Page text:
Review of Orangutan Tongs, by Jon Agee

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Orangutan Tongs

Poems to Tangle Your Tongue

by Jon Agee

Disney/Hyperion Books, 2009.  48 pages.

Starred review.
Sonderbooks Stand-out 2010: #2 Picture Books

This book is entirely too much fun.  I brought it home and read it to my teenage son, and, as I suspected, he couldn’t resist trying it himself.  For Dr. Seuss’s birthday, we recently had a tweetle beetle binge from Fox in Socks, so it was fun to read to each other and laugh from a new book where I didn’t have the advantage of about forty years of practice.

Orangutan Tongs (Can you resist saying that title aloud?) is a book of tongue twister poems, with illustrations.  They are all quite silly and good for fun and laughter.

My son claimed that he had not been practicing, but I found it highly suspicious that when I came home from work the next day, he was suddenly able to recite the Peggy Babcock poem:

Peggy Babcock at work.  Peggy Babcock at play.

Peggy Babcock tomorrow.  Peggy Babcock today.

Peggy Babcock, repeated, is tricky to say:

Peggy Babcock, Peggy Babcock, Peggy Babcock, ole!

Buy from Amazon.com

Review of Why War Is Never a Good Idea, by Alice Walker

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Why War Is Never a Good Idea

by Alice Walker, illustrations by Stefano Vitale

HarperCollins, 2007.  32 pages.

Starred Review

Though War has eyes

Of its own

& can see oil

&

Gas

& mahogany trees

& every shining thing

Under

The earth

When it comes

To nursing

Mothers

It is blind;

Milk, especially

Human,

It cannot

See.

Though War is Old

It has not

Become wise

It will not hesitate

To destroy

Things that

Do not

Belong to it

Things very

Much older

Than itself.

Here is a haunting and poetic, artistic and beautiful book. 

The language is simple.  The author talks of things that War cannot understand, but that it can destroy.

The artwork is haunting, memorable and symbolic.  On one page, the words are: Picture frogs beside a pond holding their annual pre-rainy-season convention.  They do not see War. Huge tires of a camouflaged vehicle about to squash them flat.  The illustrations show a close-up painting of frogs on the left, with a photo of a rusty wheel on the right side, wadding up pages of peaceful villagers falling underneath it.

The portrayal is not graphic, but symbolic, making it all the more striking.

Don’t read this book to your child if you want to make apologies for War, if you want to explain about necessary evils. 

However, if you think you can use some convincing, or want to express an unambiguous idea to a child, this book makes a powerful and persuasive case for why War is never a good idea.  The language is simple enough for a child, yet something that will linger in the mind of an adult.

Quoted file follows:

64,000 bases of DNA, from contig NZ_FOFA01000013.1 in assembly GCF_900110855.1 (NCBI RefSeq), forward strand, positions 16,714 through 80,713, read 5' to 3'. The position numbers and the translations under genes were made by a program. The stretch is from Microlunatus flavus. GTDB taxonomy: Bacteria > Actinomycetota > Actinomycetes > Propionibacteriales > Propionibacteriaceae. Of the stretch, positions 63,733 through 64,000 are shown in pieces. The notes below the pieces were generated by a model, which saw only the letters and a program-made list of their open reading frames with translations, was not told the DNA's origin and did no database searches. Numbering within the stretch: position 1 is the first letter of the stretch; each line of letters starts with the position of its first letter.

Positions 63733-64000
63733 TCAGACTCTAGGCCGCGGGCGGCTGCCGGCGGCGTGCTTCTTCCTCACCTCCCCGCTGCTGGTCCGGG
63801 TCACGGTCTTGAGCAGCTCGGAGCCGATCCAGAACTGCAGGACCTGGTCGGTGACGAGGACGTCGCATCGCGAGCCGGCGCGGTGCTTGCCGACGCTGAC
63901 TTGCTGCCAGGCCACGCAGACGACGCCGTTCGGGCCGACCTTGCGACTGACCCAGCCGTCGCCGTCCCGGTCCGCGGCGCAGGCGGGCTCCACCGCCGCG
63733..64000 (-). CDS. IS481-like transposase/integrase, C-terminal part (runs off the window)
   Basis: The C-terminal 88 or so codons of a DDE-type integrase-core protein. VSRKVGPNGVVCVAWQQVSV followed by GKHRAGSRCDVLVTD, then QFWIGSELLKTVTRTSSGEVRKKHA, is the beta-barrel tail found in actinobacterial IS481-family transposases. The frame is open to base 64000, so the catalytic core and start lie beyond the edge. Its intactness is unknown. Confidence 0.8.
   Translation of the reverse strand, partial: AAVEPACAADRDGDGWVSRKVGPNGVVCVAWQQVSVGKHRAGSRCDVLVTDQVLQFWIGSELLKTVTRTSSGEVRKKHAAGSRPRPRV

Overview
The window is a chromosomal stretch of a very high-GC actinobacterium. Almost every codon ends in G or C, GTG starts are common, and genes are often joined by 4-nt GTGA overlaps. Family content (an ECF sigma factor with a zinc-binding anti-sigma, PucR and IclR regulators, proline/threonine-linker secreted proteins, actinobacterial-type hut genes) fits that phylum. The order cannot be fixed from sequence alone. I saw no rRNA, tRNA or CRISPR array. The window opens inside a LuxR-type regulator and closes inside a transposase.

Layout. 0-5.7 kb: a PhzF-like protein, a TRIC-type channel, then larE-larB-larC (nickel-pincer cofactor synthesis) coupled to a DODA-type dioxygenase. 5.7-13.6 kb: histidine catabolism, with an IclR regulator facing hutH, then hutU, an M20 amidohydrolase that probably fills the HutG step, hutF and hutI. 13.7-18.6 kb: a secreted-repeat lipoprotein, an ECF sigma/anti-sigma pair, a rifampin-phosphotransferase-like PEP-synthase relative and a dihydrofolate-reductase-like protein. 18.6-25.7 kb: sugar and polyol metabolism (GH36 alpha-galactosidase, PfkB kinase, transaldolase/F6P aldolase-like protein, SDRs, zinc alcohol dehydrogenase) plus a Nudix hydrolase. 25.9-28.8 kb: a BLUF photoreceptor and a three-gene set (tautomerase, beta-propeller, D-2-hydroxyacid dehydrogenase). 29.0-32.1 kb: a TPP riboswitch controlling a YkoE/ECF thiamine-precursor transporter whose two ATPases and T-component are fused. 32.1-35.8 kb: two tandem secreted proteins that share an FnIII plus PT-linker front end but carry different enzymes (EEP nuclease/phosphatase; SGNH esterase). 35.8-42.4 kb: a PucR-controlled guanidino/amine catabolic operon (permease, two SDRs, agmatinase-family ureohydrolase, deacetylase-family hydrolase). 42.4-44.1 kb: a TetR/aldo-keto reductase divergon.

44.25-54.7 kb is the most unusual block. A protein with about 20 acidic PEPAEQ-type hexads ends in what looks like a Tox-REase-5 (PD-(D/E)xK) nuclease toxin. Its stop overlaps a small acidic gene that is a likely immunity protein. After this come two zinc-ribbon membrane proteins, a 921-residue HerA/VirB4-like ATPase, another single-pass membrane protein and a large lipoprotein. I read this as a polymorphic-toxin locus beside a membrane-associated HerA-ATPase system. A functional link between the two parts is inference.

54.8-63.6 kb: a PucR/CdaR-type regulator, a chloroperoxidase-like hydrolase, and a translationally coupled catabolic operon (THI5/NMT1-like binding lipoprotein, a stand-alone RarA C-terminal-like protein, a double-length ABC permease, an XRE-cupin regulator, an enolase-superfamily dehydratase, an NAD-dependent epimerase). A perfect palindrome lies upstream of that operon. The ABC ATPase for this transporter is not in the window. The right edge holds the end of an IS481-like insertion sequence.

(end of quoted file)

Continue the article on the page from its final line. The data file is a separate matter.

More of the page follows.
http://www.harpercollinschildrens.com/

Buy from Amazon.com

Find this review on the main site at:

www.sonderbooks.com/Childrens_Nonfiction/why_war_is_never_a_good_idea.html

Review of Poems for Life

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Poems for Life
Famous People Select Their Favorite Poem and Say Why It Inspires Them
compiled by the Grade V Classes of the Nightingale-Bamford School
introduction by Anna Quindlen

Reviewed September 18, 2007.
Arcade Publishing, New York, 1995. 107 pages.

This book was compiled by a group of students. A teacher explains at the beginning,

We wanted the students not only to be awakened to a world of poetry through other people’s choices, but to become aware of a world of need outside their immediate communities, one to which they could in some way contribute.

The proceeds from the project went to charity. 

For two years, the students wrote to well-known people in all fields. Every day, they awaited the mail with eager anticipation. When a reply arrived it was greeted with curiosity and excitement. Each letter and accompanying poem was read in class and the poem and poet discussed. We greatly enjoyed finding out why people had selected a particular work, and we learned from what they had to say about it. What most struck all of us was how important poetry had been in the lives of the contributors, who had turned and returned to poems for amusement, solace, wisdom, and perhaps most importantly, to find some part of themselves.

All of the poems in this book are someone’s favorite, which means it makes good reading. The students included the letters sent by the celebrities, in most cases explaining why they chose that particular poem. Then the poem itself is included.

Contributors include people like Mario Cuomo, E. L. Doctorow, David Halberstam, Angela Lansbury, Yo-Yo Ma, Joyce Carol Oates, Diane Sawyer, Beverly Sills, Stephen Sondheim, and Kurt Vonnegut. This collection provides pleasant, fun, and many times inspiring reading.

This review is on the main site at:

www.sonderbooks.com/Nonfiction/poems_for_life.html